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It was hard to guess what type of music local Boston act Butterworth & Co were going to play when they arrived at the WERS studio. With one member wearing a Run DMC shirt, another wearing a paperboy hat, and another wearing a flannel shirt circa 1992, it was really anyone’s guess.
The band kicked off their set with the song “Pick Me Up”. The band consisted of an electric guitar, an acoustic guitar, and a bass. Despite the lack of their percussionist (the infamous “Butterworth”, who lent the band his name) the band played a perfect danceable rhythm, without missing a beat. The bass laid down a groovy back beat as the acoustic guitar carried the song and bluesy lead guitar filled in all of gaps. On top of it all was the bands most notable feature, the soulful and heart wrenching vocals. Hearing them play, it was hard to believe that the band formed a mere “8 months ago” and just “jam on the weekends, as a hobby”, for they sounded like a band that has been touring together for years, not one that has yet to play even one show.
The bands next song “Choppin”, was a love song with some interesting call and response between the vocals and the lead guitar. It started to become clear why everyone was complaining of it being “so hot” in the studio. Luckily, the WERS staff showed great restraint under the spell of Butterworth & Co’s baby making music, a situation that could have played out very differently under different circumstances. The song served to display the distinct timbre of the vocals, an individualistic quality that separates the band from easy, bland comparisons to other acts in their genre.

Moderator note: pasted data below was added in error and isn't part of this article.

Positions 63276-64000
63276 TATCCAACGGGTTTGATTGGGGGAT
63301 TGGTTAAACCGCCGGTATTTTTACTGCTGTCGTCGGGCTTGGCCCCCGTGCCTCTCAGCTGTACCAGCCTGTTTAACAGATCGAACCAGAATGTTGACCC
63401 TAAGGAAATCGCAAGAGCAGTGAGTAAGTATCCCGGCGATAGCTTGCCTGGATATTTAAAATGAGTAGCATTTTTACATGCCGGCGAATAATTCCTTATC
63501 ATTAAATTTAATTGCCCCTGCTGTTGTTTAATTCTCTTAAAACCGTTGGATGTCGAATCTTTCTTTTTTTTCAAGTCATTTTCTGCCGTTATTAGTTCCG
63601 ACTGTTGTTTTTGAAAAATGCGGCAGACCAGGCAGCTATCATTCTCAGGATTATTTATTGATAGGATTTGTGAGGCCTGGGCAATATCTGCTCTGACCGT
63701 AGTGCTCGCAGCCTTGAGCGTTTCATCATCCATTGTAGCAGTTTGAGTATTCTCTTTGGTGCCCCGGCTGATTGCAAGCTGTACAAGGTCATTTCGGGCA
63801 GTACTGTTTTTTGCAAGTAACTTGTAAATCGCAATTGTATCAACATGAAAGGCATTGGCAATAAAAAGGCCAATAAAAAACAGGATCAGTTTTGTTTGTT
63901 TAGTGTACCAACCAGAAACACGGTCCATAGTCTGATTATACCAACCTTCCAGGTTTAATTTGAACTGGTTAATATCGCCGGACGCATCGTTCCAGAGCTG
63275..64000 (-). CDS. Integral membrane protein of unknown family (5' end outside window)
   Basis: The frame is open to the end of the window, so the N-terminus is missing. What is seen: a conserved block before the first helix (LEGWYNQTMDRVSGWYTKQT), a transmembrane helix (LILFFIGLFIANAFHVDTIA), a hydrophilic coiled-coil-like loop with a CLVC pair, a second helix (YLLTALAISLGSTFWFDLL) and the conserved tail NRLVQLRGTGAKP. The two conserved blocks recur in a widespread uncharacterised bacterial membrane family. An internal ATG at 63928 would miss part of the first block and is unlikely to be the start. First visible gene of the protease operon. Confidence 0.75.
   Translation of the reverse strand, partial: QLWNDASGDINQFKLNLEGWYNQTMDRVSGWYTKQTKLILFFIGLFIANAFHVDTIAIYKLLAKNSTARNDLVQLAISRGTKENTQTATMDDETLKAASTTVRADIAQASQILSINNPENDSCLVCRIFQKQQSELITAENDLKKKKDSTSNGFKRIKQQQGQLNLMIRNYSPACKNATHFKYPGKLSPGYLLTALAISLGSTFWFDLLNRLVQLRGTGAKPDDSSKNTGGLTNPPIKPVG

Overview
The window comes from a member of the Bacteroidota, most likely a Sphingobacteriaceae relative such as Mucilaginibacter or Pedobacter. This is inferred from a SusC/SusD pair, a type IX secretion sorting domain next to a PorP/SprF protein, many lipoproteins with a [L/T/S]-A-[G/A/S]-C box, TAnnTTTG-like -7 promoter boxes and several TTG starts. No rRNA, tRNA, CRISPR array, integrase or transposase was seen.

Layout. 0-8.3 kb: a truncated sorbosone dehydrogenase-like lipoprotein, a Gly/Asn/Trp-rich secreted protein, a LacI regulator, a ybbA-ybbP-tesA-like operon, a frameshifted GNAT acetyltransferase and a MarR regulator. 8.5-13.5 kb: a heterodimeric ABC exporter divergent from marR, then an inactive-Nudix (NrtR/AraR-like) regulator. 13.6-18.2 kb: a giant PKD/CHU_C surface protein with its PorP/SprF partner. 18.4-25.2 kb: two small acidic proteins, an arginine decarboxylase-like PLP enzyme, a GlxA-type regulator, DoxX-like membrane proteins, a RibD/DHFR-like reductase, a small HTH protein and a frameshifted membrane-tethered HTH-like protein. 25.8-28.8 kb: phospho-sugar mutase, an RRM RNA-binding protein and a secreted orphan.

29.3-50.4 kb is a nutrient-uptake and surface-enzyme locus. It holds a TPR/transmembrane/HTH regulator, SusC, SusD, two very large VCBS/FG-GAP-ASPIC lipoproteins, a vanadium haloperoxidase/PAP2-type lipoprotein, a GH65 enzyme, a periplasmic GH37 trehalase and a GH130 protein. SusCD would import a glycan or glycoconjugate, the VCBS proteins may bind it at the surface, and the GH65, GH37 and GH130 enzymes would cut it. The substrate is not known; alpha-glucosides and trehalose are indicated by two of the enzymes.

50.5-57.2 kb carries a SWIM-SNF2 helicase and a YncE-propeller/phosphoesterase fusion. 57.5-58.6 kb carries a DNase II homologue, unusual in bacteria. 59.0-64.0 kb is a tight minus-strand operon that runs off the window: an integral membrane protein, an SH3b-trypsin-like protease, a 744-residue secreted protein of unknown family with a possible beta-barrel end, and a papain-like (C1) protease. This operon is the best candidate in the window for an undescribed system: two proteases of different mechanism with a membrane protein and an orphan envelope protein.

The song “Never Lookin Back” had an acoustic intro before breaking out with a smooth bass line and sharp lead vocals. What really carried the song was the falsetto vocals, an impressive display of vocal range. The song served as a perfect soundtrack to the impressionistic view of blurry headlights zooming by on the dark, wet streets through the foggy windows of the studio. The guitar meandered in a subtle, almost somber fashion that provided a potent sense of atmosphere.
The song “Everything” with the lyrics “If you give your everything to me, I promise to love you more than anything” was another song of romance, this one exploring its more painful side. The authentic of the emotion conveyed made the music seem like a necessary cathartic release for the band, a sonic Band-Aid to nurse their freshly broken hearts.
Their final song had more swagger and energy than any of its predecessors. The bass was bold and punchy, and the guitars wailed away confidently over the jubilant vocals. The lyrics followed suit, with lines like “never felt this good, never felt alive” And with their first show coming up, the lyrics felt relevant. The band now consists of “One welder, one lumber jack, one African Safari planner (true story) and Butterworth is just about everything else.” Despite the bands modest goals to have “just a local following” and to record “maybe a few demos” its hard to imagine a band with this much pop appeal won’t go much, much further.